authorization_response=authorization_response,
    client_secret=client_secret
)
print(token)

Step 4: Refresh the Access Token

If it has been a while since you obtained your access token, all requests to AWeber’s API will return an unauthorized error. To correct the error, you need to refresh your access token. This step works much like obtaining an access token. You will make a POST request to AWeber’s token endpoint. This time specify a grant_type of refresh_token and you include your refresh token in the request (instead of the authorization code). Please review the example below:

POST /oauth2/token
Content-Type: application/x-www-form-urlencoded
Authorization: Basic *******************

https://auth.aweber.com/oauth2/token?grant_type=refresh_token&refresh_token=YOUR_REFRESH_TOKEN

The response is similar to the access token. You will receive a new access_token, an expires_in parameter, and a refresh_token. This is required each time your token expires.

Most libraries manage refreshing tokens for you by reading the expires_in parameter from a file or database location. Please refer to your library’s documentation about automatic refreshing. The implementation may vary slightly. When using Python’s requests_oauthlib library the call looks like this, where oauth is an OAuth2Session:

client_id = '*****'
client_secret = '*****'

token = oauth.refresh_token('https://auth.aweber.com/oauth2/token',
                            client_id=client_id, 
                            client_secret=client_secret)

Have more than one user?

Sometimes an integration is used by many AWeber customers. You can have as many users as you like with this authentication process. Just start at the top and make a new request token for each user of your integration. Access tokens are tied to AWeber customer accounts so each account will have a new set of tokens. You can store them safely in a database and use the account ID to differentiate them.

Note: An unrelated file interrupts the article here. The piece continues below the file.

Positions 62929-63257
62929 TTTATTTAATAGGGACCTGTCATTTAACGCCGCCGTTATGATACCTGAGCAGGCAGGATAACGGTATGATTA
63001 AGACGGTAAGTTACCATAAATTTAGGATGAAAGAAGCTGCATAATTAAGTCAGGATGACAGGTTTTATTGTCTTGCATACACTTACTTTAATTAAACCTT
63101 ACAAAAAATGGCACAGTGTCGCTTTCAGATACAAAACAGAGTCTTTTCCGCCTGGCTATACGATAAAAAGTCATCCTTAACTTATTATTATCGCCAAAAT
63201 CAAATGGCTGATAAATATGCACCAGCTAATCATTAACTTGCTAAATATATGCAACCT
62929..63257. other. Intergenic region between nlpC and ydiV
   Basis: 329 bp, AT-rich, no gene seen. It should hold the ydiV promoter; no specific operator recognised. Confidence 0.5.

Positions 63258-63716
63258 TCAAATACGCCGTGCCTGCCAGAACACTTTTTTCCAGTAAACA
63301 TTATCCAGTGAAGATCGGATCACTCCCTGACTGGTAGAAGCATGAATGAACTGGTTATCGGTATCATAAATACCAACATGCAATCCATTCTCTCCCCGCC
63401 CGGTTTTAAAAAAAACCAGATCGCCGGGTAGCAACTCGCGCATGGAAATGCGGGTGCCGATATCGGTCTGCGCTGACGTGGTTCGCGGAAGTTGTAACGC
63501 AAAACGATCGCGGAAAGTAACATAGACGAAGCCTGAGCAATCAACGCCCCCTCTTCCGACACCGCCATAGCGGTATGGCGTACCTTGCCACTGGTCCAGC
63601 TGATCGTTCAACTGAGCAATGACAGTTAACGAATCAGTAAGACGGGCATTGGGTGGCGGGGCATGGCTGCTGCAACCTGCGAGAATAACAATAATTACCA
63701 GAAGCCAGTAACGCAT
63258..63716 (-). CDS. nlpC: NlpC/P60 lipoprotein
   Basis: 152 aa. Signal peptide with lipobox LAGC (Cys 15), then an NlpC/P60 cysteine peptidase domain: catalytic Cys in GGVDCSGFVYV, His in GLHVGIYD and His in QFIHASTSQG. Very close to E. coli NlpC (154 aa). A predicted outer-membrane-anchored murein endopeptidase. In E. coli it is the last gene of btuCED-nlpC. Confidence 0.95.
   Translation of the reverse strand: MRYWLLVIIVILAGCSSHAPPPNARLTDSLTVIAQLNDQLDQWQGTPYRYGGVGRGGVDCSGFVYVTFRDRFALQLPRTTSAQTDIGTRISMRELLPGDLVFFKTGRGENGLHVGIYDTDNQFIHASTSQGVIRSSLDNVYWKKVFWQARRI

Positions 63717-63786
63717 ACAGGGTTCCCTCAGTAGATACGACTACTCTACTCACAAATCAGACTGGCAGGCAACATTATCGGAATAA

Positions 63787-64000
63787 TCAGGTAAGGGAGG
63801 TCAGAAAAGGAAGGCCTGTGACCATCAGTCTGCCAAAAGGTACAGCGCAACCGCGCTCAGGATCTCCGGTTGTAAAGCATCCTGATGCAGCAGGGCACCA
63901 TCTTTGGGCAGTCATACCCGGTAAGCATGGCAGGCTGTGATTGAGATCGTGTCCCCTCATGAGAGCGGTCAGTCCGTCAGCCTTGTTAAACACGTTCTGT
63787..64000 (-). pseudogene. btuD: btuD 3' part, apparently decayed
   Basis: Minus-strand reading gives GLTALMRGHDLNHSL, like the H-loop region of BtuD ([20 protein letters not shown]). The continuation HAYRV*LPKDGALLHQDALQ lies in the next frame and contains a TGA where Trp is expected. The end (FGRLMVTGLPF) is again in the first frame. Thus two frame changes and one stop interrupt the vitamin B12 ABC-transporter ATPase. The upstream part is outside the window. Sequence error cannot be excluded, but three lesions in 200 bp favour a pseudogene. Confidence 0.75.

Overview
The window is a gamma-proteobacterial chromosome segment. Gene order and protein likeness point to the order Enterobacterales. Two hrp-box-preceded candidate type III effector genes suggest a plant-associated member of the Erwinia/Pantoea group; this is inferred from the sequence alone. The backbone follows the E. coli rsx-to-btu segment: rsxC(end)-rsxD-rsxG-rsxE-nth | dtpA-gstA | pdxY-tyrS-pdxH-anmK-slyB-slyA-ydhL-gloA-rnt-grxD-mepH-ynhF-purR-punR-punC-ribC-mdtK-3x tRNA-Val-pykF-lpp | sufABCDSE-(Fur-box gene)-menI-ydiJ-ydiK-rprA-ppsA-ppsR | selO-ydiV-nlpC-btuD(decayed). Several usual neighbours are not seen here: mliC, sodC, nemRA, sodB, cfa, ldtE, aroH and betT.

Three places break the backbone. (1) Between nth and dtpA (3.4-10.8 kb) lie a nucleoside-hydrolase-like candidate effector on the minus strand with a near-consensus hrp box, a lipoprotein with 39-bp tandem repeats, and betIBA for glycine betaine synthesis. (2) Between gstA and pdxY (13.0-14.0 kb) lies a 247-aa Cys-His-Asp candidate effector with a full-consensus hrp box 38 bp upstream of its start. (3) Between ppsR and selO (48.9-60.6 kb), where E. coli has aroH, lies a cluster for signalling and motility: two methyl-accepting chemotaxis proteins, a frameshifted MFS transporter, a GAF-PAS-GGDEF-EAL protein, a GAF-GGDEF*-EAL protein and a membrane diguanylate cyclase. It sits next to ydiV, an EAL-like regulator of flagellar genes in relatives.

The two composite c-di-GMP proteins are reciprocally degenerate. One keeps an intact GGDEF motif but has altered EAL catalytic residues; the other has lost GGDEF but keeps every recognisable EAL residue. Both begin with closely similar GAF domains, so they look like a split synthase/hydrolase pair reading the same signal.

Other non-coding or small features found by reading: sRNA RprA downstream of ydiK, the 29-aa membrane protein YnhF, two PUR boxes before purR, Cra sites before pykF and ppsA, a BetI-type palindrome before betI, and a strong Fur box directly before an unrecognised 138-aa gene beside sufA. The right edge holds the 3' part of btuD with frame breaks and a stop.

Having trouble?

Here are some solutions to common problems:

  • Check the documentation for your chosen library. Are the calls being made correctly and is everything being passed around as it should be?
  • Is your access token still valid? Try refreshing the token and see if that fixes any 401 Unauthorized errors.
  • Did you copy your client ID and secret correctly? Make sure the ID and secret you’re using are the ones we provided in your developer account.
  • Make sure you’re using your AWeber customer account and not your AWeber developer account on the authorization login page.

If you still can’t figure it out we’re always happy to help you work through any errors. Send us an email at api@aweber.com and be sure to note any errors or information about the problem you’re having.

OAuth 2.0 Example

The following examples show how to obtain an access token for an AWeber account using Python. For a PHP version please see our PHP code sample on GitHub.

Get An Access Token

Below is a python example using the requests_oauthlib OAuth library to obtain an accounts access tokens.

You will need:

  • The Client ID, Client Secret, and Redirect URI from your application, available on the My Apps Page.
  • The list of scopes to allow for the customer's account.
  • The username and password for an AWeber account you want to connect.
from requests_oauthlib import OAuth2Session

client_id = '*****'
client_secret = '*****'
redirect_uri = 'YOUR_REDIRECT_URI'

# Sample scopes. Put the ones you need here.
scope = ['account.read', 'list.read', 'subscriber.read']

authorization_base_url = 'https://auth.aweber.com/oauth2/authorize'
token_url = 'https://auth.aweber.com/oauth2/token'

# Create a new OAuth2Session with your information.
aweber = OAuth2Session(client_id, redirect_uri=redirect_uri, scope=scope)

# requests_oauthlib generates a state token for us, 
# but you can optionally specify your own.
authorization_url, state = aweber.authorization_url(authorization_base_url)

# Open link in browser to authorize.
print("Go here to authorize: ", authorization_url)

# Get the auth code from the callback.
redirect_response = input("Enter the full redirect URL: ")

# Use the auth code to get access tokens.
token = aweber.fetch_token(token_url, client_secret=client_secret,
                           authorization_response=redirect_response)

print("Access Token:  ", token['access_token'])
print("Refresh Token: ", token['refresh_token'])
print("Token Type:    ", token['token_type'])
print("Expires In:    ", token['expires_in'])
print("Expires At:    ", token['expires_at'])

resp = aweber